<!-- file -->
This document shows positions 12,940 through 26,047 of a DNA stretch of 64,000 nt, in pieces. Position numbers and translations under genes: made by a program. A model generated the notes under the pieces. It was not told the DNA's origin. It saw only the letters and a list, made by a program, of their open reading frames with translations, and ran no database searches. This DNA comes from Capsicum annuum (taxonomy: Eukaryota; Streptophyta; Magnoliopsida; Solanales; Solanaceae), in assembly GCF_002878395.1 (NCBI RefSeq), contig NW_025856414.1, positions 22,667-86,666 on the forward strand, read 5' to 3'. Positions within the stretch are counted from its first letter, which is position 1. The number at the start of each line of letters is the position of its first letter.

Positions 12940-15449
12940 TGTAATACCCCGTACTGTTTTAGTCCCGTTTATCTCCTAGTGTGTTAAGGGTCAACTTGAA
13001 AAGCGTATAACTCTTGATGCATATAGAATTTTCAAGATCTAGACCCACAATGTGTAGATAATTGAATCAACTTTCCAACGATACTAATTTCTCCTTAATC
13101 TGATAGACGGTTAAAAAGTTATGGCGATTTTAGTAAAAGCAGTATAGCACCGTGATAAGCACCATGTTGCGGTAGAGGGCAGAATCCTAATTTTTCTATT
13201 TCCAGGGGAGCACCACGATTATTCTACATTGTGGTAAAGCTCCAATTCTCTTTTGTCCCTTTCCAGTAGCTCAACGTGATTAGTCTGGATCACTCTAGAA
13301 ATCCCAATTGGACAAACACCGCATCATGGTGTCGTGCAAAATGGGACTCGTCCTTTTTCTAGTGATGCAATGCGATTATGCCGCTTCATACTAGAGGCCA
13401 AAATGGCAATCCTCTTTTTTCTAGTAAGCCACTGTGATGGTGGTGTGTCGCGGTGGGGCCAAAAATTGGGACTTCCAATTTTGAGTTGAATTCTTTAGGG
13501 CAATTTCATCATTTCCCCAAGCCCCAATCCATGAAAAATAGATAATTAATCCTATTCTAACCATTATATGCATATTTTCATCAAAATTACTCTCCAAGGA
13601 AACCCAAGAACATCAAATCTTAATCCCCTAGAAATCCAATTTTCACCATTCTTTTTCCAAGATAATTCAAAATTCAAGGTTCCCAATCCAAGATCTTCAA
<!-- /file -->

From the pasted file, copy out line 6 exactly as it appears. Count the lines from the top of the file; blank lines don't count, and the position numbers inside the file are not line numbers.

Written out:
13201 TCCAGGGGAGCACCACGATTATTCTACATTGTGGTAAAGCTCCAATTCTCTTTTGTCCCTTTCCAGTAGCTCAACGTGATTAGTCTGGATCACTCTAGAA